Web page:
Corrosion is eating into the underground piping of three in four North American water utilities, and thousands of miles of aging steel and iron pipes are exacerbating the problem, according to a new study of the leaky system.
One possible solution: PVC pipe, which has the lowest overall failure rate when compared to cast iron, ductile iron, concrete, steel and asbestos cement, according to Water Main Break Rates in the USA and Canada: A Comprehensive Study, just published by the Utah State University (USU) Buried Structures Laboratory. The lab is one of just two in the U.S. that performs large-scale tests on buried pipes.
Utah State University
|The average age of failing water mains is 47 years old. Meanwhile, more than 8 percent of North America’s systems are beyond their useful life, and 22 percent are more than 50 years old.|
The purpose of the study was to compile and analyze the collective experience of nearly 200 utilities and 117,603 miles of pipe, to make future critical decisions about replacement, USU says. The research included comparison of water pipe failures to the pipe materials used.
Water main “break rates produce a compelling story which can aid our prudent decision making as it relates to repairing and replacing our underground pipes,” the report says.
Many Materials, One Decline
The report divides underground water infrastructure in North America into three main eras: the 1800s, 1900-1945, and post 1945. A variety of materials have been used in that time, as manufacturing technologies have evolved.
Ironically, however, “the life span of the materials used has become shorter with each new investment cycle” —particularly, newer ductile iron as compared to old cast iron—and all of the systems “will start to fail at nearly the same time over the next couple of decades,” the report notes.
More than 54,000 community water systems are facing pipe repair and replacement, the study says.
Among the report’s major findings:
• Corrosion is a major cause of water main breaks. Three-fourths of all utilities have corrosive soil conditions, and one in four main breaks is caused by corrosion.
• Failing water mains are on borrowed time. The average age of failing water mains is 47 years old. More than 8 percent are beyond their useful life; 22 percent are more than 50 years old; and 43 percent are between 20 and 50 years old.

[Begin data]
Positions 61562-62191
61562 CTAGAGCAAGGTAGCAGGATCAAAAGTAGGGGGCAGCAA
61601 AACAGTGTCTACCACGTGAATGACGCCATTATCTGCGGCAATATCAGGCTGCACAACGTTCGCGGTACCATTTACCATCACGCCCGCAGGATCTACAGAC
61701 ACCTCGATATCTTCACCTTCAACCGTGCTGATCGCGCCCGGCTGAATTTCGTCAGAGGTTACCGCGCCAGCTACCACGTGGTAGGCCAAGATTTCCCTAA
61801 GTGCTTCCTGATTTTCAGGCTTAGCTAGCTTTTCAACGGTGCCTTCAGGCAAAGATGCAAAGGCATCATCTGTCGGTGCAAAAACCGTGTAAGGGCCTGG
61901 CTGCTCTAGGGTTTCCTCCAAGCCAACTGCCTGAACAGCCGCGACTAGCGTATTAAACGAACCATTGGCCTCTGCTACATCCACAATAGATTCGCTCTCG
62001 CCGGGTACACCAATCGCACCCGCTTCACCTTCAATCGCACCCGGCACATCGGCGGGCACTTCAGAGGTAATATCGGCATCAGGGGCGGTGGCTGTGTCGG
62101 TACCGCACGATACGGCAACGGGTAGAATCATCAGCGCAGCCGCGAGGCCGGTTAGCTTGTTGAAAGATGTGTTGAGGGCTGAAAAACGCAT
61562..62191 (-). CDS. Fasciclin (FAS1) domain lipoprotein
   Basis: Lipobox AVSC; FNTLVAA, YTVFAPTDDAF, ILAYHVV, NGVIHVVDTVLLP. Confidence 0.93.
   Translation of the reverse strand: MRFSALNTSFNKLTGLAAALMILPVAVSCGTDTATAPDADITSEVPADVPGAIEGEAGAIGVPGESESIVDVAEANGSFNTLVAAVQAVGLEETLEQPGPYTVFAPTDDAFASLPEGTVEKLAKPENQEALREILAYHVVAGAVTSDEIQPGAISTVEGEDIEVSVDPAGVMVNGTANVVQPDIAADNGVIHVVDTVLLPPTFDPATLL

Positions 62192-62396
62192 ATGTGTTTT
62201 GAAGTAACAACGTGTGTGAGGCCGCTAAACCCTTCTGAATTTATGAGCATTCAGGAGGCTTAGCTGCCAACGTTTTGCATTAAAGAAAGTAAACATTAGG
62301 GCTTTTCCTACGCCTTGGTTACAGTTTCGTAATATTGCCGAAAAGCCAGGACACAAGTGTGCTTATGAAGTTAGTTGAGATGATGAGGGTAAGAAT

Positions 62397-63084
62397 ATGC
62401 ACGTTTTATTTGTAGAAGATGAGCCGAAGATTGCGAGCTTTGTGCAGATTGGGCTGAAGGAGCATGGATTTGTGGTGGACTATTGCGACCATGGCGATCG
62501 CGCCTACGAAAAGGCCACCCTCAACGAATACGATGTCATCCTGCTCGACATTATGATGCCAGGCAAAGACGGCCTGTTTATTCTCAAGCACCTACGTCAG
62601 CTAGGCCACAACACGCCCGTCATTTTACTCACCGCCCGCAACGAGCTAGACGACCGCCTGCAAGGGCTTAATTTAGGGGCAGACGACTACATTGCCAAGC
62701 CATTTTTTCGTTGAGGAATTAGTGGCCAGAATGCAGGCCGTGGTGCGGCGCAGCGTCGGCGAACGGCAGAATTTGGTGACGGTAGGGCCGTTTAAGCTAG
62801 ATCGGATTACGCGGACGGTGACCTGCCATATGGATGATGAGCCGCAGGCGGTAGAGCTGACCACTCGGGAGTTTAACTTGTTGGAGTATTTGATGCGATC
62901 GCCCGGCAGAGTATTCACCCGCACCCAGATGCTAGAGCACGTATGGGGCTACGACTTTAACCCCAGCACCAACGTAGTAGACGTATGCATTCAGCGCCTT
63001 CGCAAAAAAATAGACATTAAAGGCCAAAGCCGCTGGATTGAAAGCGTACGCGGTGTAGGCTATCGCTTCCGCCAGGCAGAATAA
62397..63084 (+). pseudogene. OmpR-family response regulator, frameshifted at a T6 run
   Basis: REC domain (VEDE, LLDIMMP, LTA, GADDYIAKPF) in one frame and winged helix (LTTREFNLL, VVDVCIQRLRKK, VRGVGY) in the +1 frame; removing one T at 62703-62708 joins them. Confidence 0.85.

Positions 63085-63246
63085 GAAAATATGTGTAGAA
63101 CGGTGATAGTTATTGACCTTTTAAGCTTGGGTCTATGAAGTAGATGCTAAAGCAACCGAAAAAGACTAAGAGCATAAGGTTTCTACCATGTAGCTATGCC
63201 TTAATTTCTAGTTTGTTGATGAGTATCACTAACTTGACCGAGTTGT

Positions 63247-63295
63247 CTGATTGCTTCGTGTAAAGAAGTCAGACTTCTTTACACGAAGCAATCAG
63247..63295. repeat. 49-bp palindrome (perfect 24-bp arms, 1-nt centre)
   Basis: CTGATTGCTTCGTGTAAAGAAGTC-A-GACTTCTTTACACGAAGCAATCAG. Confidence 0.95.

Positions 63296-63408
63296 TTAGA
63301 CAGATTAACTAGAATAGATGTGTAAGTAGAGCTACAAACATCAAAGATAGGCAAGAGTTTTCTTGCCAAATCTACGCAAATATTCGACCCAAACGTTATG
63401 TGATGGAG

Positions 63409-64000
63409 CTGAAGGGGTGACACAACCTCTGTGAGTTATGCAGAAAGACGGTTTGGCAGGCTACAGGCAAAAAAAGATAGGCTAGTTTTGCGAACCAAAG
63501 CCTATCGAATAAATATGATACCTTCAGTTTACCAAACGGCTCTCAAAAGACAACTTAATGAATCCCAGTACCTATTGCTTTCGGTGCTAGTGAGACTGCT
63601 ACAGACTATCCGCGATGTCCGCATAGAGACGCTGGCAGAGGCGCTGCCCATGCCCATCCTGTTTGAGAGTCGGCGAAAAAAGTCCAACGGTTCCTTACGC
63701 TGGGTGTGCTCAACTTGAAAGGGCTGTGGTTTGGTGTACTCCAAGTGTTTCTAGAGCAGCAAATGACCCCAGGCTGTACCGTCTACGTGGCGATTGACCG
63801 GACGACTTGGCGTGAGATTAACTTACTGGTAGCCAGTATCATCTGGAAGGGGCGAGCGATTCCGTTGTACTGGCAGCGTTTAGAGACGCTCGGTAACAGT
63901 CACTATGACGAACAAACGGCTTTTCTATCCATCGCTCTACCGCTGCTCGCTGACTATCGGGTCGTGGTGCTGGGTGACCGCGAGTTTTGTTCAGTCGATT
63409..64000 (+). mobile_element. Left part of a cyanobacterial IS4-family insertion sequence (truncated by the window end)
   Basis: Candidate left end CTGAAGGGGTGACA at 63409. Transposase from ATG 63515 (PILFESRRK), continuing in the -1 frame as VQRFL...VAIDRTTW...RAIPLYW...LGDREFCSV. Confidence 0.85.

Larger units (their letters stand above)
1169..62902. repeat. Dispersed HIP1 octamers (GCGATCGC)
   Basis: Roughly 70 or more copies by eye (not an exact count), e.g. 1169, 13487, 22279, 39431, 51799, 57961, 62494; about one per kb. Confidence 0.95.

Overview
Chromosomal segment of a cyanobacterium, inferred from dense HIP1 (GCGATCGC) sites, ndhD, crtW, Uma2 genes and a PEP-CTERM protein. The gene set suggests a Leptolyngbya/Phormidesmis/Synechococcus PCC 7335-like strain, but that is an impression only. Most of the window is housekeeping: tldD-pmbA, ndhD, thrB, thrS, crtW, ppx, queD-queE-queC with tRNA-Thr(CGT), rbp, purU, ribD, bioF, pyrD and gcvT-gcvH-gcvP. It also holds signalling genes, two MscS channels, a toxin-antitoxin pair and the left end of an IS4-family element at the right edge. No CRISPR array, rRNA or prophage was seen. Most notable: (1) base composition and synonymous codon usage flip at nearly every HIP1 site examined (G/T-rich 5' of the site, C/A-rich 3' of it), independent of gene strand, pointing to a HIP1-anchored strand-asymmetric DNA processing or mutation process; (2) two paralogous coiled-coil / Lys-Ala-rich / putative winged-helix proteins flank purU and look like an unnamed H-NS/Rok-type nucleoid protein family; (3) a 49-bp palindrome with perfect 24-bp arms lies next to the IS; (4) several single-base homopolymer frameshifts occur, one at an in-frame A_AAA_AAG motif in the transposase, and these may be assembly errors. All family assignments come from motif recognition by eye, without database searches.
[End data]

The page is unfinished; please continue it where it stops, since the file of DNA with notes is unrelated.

Although pipe life is typically estimated at 100 years, the average real-life expectancy of pipe being installed in the ground today is 79 years. Pipes made of PVC and other non-corrosive materials, however, have an estimated life of more than 110 years, the study says.
• Pipe relining and other trenchless technologies will grow. More than 40 percent of utilities say they are considering pipe relining and pipe bursting, and 74 percent are considering directional drilling, a newer trenchless technology. Instead of digging a wide trench to lay pipe, a horizontal hole is made from an above-ground point, flushed with mud and drilling fluid, and then filled with a semi-flexible piece of fusible PVC pipe. One city engineer likened the technique to a needle going through fabric, with the ground as the fabric.
• Pipe material use varies by region, which accounts in part for vast disparities in failure rates. (Other factors include climate, installation practices, and soil corrosivity.)
The U.S. Northeast and North Central water systems are about 90 percent cast iron and ductile iron and are likely to see more breaks than other systems, the study predicts. Only 13 percent of utilities say they have avoided using ductile iron because of corrosion concerns. In Canada, PVC pipe makes up 43 percent of the total. Most utilities use several types of materials.
• Fewer people are being served than previously thought. While in urban areas, the industry has assumed 325 people are served for one mile of distribution system pipe, this survey suggests a new national metric of 264 people served per mile of pipe regardless of utility size.
Lessons in Napa
Napa, CA, is among the areas exemplifying the study’s future trends. The city has been working since January to replace a 7,400-foot stretch of corroded steel pipe with fusible PVC pipe using directional drilling (horizontal tunneling) rather than trenching.
Officials say that the method is far less invasive, expensive and time-consuming than opening up a conventional trench. A Napa Valley Register video shows the technology and materials in action.
The USU report is just the latest to sound the alarm about North America’s aging water infrastructure. In February, the American Water Works Association (AWWA) estimated the cost of addressing the U.S.’s buried drinking water infrastructure at $1 trillion over the next 25 years.
In 2009, the American Society of Civil Engineers issued a USA Infrastructure Report Card that gave a D- to drinking water and wastewater infrastructure.
And a 2001 report by AWWA concluded:
“Replacement of pipes installed from the late 1800s to the 1950s is now hard upon us, and replacement of pipes installed in the latter half of the 20th Century will dominate the remainder of the 21st.
“We believe that we stand today at the dawn of a new era—the replacement era—for water utilities.”